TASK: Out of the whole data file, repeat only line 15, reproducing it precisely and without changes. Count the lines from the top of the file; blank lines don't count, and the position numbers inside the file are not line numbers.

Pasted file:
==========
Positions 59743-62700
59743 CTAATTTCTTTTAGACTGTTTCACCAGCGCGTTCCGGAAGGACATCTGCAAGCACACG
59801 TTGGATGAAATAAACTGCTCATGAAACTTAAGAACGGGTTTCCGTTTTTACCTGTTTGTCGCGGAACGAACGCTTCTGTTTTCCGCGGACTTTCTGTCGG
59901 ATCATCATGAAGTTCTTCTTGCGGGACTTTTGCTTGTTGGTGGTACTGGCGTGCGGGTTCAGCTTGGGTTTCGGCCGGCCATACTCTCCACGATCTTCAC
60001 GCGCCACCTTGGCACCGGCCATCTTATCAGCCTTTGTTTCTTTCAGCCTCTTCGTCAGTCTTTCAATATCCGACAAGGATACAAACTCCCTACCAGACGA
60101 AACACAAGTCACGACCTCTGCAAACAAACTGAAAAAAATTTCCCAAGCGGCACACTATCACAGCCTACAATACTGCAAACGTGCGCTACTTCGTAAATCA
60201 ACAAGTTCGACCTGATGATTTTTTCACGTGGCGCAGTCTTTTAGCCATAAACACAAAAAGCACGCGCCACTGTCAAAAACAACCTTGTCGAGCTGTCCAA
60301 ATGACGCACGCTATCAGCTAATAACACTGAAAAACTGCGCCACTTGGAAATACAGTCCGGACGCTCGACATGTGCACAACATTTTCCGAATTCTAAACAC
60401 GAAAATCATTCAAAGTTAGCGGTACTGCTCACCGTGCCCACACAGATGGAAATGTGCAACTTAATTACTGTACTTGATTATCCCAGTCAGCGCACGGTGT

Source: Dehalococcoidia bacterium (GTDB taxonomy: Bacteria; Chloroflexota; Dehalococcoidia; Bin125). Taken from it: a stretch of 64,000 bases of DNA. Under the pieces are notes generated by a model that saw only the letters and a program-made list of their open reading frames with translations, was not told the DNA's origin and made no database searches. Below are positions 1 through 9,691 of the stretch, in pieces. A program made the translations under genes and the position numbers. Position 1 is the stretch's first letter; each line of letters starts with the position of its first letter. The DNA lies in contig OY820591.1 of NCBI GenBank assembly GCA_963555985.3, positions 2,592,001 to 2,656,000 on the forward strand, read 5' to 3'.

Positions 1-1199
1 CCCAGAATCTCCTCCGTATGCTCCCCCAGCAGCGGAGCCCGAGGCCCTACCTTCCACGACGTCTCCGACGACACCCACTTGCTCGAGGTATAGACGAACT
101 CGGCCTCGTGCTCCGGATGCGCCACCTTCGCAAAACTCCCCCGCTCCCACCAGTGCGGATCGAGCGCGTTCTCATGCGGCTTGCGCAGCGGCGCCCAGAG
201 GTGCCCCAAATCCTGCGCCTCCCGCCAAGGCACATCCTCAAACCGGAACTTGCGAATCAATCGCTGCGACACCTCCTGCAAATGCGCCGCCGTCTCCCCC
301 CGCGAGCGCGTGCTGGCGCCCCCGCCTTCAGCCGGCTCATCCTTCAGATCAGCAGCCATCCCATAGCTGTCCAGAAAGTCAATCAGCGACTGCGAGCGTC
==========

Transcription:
301 CGCGAGCGCGTGCTGGCGCCCCCGCCTTCAGCCGGCTCATCCTTCAGATCAGCAGCCATCCCATAGCTGTCCAGAAAGTCAATCAGCGACTGCGAGCGTC